Dollar softens as focus turns to Fed decision on US rates due out on Wednesday
The dollar slipped against a basket of major currencies on Monday ahead of a spate of central bank meetings, starting with the US Federal Open Market Committee on Wednesday.
The dollar index, which tracks the greenback against six major currencies, edged down 0.1 per cent after a spike in the Canadian dollar.
The loonie gained 1 per cent following remarks from Bank of Canada Senior Deputy Governor Carolyn Wilkins that the bank was considering reducing its monetary policy stimulus.
An interest rate increase would be the first for Canada’s central bank in seven years.
The Canadian dollar is the fourth-largest component in the dollar index, which also tracks the US currency against the euro, Japanese yen, British pound, Swedish crown and Swiss franc. The loonie rose to its highest against the dollar since April 18.
The yen rose 0.5 per cent against the dollar, pushing its gains to more than 4 per cent versus the greenback since mid-May.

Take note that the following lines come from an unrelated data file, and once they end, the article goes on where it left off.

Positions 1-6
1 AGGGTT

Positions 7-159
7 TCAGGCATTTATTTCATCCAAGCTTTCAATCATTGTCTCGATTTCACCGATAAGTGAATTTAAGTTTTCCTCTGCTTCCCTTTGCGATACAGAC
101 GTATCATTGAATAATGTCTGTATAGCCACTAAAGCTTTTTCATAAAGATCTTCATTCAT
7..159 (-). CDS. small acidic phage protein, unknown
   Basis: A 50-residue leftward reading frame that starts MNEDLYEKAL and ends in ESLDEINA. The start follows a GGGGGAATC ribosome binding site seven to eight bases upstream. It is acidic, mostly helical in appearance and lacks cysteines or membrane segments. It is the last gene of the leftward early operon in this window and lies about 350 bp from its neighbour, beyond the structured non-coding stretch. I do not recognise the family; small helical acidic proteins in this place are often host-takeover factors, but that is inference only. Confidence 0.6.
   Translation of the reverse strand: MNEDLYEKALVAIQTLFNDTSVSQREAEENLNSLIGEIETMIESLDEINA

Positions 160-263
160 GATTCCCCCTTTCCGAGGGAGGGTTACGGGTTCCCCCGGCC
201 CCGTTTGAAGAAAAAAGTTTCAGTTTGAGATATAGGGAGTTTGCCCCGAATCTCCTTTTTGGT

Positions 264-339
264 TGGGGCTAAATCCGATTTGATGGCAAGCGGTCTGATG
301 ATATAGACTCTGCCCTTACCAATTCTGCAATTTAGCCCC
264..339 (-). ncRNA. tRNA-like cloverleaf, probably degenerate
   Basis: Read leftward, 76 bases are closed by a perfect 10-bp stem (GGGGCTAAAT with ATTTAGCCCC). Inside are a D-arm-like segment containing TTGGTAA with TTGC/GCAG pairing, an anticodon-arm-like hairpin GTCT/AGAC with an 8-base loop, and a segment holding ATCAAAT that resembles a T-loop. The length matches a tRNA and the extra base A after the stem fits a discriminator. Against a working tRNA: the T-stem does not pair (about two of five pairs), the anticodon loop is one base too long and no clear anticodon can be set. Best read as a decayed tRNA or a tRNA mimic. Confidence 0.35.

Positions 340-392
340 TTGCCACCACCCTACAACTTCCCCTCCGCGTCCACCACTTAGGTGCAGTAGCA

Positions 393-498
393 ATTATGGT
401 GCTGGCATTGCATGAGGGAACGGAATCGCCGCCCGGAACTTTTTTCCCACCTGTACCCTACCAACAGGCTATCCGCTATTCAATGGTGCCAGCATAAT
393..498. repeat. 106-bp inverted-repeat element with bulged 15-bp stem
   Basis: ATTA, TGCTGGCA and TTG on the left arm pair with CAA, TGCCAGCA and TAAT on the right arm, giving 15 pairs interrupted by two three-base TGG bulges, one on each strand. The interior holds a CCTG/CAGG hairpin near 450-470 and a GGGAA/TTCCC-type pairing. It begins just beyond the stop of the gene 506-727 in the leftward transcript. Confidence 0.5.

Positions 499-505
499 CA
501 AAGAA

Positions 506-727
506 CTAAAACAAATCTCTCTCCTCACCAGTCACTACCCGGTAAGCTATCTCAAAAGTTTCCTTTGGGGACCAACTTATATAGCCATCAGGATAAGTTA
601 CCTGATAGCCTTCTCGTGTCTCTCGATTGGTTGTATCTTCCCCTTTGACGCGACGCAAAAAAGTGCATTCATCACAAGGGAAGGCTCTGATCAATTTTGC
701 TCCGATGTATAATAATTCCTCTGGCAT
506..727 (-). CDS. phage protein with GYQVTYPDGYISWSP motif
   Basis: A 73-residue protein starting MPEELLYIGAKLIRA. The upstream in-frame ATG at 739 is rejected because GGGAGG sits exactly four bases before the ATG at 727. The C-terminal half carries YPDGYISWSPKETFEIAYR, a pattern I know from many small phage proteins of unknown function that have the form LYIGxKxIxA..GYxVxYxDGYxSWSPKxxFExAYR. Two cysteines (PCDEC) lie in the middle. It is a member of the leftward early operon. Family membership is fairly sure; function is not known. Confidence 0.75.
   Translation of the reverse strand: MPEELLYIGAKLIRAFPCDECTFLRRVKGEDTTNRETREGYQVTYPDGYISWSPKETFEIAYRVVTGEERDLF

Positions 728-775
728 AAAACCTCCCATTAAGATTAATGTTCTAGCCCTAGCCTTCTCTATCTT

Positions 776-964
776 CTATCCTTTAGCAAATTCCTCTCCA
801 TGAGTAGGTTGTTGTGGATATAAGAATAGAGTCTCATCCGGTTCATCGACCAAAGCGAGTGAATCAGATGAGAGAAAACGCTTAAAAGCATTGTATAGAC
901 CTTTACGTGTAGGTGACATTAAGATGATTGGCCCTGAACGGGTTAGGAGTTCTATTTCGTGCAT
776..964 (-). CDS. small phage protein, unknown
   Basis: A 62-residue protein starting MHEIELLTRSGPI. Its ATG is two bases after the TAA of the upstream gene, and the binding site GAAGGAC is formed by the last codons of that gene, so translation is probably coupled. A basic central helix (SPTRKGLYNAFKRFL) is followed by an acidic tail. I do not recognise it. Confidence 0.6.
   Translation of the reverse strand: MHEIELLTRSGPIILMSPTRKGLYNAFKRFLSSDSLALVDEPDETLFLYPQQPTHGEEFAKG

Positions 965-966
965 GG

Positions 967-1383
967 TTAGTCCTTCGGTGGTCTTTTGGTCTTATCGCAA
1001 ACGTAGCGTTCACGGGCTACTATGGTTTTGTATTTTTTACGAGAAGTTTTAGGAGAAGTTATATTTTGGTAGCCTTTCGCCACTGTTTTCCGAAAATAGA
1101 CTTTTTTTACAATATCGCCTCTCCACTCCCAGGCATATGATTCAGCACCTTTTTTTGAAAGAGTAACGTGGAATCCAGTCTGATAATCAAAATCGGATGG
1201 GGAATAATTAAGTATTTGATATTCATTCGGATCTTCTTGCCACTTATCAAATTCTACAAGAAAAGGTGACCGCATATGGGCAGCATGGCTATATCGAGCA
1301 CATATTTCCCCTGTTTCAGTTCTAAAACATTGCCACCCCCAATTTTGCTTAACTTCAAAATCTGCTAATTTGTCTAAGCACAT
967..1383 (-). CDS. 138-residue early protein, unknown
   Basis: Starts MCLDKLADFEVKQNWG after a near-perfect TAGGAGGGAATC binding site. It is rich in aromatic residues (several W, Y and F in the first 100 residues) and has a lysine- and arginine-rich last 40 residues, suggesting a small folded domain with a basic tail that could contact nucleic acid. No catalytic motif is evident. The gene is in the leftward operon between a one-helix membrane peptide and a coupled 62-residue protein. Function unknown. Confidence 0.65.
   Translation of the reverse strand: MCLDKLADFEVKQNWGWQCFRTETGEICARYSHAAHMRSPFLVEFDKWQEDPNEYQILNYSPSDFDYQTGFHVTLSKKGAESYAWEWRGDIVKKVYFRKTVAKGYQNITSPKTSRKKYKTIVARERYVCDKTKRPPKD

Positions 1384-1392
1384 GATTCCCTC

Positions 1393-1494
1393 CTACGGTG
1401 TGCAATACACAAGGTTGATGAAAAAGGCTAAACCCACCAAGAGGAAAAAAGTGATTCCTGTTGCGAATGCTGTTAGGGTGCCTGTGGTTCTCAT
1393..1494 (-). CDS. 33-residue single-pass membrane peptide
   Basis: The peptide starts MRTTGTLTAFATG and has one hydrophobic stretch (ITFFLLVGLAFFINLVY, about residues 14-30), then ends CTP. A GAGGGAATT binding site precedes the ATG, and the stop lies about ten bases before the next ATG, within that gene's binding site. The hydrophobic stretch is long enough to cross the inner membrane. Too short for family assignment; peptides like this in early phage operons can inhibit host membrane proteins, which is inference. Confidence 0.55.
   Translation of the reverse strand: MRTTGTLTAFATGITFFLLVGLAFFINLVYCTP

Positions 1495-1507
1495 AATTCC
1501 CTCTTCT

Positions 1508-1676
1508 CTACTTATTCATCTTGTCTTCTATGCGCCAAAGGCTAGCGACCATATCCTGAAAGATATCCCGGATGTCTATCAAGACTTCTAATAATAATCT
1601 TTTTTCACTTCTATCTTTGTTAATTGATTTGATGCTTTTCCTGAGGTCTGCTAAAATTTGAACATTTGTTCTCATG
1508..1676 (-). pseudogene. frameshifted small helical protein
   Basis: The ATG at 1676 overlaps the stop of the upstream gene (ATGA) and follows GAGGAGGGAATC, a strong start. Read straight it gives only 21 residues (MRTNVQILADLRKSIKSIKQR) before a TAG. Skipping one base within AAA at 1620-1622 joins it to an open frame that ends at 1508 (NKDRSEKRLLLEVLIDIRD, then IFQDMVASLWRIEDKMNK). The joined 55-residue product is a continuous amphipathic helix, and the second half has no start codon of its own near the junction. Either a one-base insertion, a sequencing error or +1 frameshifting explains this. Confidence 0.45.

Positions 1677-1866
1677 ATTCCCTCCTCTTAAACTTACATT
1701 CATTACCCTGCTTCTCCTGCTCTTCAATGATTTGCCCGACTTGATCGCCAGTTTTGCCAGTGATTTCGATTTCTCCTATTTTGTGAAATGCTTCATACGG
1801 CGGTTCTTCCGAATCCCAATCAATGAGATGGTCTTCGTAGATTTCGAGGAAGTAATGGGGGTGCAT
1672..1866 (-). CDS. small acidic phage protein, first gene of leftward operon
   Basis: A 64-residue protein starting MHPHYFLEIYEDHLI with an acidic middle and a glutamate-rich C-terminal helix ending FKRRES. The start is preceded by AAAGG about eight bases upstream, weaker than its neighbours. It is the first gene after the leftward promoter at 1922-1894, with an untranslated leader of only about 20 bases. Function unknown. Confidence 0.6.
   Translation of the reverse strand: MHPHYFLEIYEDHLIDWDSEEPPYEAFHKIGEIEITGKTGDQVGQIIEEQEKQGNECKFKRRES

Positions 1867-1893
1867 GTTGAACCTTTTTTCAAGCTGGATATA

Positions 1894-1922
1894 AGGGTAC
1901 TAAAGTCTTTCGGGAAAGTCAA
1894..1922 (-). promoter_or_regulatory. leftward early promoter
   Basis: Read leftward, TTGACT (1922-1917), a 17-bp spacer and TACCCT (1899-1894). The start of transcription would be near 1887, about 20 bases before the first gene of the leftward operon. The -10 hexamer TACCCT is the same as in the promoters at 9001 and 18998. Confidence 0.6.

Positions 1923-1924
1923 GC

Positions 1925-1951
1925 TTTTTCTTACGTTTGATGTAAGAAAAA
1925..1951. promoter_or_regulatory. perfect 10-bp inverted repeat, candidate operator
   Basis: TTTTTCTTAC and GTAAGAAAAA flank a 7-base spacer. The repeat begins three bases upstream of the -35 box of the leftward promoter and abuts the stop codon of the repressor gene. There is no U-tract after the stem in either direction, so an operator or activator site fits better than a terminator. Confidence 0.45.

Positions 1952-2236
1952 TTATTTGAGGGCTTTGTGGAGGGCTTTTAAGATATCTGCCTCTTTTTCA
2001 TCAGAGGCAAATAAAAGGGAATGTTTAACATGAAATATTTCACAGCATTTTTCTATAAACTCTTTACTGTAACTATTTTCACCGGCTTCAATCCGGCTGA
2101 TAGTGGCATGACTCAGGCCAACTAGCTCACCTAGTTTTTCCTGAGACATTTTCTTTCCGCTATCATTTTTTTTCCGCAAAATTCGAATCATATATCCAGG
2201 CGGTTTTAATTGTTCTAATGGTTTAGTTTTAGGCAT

The losses of the dollar were limited, however, as investors almost universally expect the Fed to increase US interest rates this week while other central banks, including the Bank of England and Bank of Japan, which conclude policy meetings on Thursday and Friday, respectively, are expected to remain on hold.
Fed fund futures prices show traders see about a 96 per cent chance the US central bank raises overnight interest rates on Wednesday, according to CME Group’s Fedwatch tool.
The expected Fed rate hike, along with a more accommodative stance from the European Central Bank after last week’s policy meeting and an expectation for the Bank of England to stay on the sidelines because of political uncertainty, have helped the dollar fight off a wave of recent negative data on the US economy.
Sterling dipped 0.7 per cent after a more than 2 per cent drop following last week’s snap British elections that left the Conservatives short of a ruling majority and cast a cloud of political uncertainty over the country.
“The foreign exchange narrative is being dictated by the dynamics of (British Prime Minister) Theresa May’s negotiations in trying to form enough of a government so the Conservatives have the ability to rule,” said Juan Perez, currency strategist at Tempus Inc in Washington.
Sterling fell 0.7 per cent to US$1.2650. The euro rose 0.1 per cent against the dollar to US$1.1205.